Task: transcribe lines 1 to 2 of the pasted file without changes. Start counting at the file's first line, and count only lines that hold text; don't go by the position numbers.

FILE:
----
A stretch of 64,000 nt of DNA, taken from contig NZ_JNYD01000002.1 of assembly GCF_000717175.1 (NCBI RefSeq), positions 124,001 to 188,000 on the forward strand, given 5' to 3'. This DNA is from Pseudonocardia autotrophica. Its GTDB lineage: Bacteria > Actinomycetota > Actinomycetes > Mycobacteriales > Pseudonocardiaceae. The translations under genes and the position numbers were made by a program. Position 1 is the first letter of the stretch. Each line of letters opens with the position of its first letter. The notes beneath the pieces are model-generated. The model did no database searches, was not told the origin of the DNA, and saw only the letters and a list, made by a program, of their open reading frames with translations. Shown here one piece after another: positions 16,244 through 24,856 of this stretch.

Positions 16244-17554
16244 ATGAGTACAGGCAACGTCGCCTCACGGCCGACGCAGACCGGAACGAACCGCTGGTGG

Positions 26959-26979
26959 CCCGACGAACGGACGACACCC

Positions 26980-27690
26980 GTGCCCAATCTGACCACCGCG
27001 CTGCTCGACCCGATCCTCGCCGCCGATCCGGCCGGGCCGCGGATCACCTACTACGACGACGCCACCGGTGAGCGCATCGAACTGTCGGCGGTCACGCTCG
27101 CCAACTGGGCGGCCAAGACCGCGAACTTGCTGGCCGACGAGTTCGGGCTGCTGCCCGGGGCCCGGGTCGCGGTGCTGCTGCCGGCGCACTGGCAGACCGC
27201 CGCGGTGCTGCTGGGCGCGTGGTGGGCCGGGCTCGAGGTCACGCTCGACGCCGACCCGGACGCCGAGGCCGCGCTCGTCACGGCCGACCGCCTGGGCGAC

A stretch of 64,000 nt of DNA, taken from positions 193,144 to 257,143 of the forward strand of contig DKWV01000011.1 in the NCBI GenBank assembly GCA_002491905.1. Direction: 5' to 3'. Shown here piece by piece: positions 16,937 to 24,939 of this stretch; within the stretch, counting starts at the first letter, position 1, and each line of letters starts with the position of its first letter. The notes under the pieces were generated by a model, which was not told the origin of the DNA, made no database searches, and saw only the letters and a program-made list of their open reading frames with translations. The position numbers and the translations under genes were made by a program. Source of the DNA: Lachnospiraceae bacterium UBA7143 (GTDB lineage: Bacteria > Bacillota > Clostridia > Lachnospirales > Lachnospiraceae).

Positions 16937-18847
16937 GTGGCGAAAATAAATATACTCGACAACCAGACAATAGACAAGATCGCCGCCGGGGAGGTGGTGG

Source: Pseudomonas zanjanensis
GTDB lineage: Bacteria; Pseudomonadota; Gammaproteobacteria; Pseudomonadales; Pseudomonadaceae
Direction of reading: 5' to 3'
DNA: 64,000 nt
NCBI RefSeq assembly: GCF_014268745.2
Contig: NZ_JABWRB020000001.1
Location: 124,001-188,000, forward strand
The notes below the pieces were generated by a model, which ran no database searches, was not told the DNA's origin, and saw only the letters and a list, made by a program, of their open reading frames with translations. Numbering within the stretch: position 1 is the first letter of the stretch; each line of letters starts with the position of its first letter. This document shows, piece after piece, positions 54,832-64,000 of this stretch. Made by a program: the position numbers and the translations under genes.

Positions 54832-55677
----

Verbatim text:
A stretch of 64,000 nt of DNA, taken from contig NZ_JNYD01000002.1 of assembly GCF_000717175.1 (NCBI RefSeq), positions 124,001 to 188,000 on the forward strand, given 5' to 3'. This DNA is from Pseudonocardia autotrophica. Its GTDB lineage: Bacteria > Actinomycetota > Actinomycetes > Mycobacteriales > Pseudonocardiaceae. The translations under genes and the position numbers were made by a program. Position 1 is the first letter of the stretch. Each line of letters opens with the position of its first letter. The notes beneath the pieces are model-generated. The model did no database searches, was not told the origin of the DNA, and saw only the letters and a list, made by a program, of their open reading frames with translations. Shown here one piece after another: positions 16,244 through 24,856 of this stretch.

Positions 16244-17554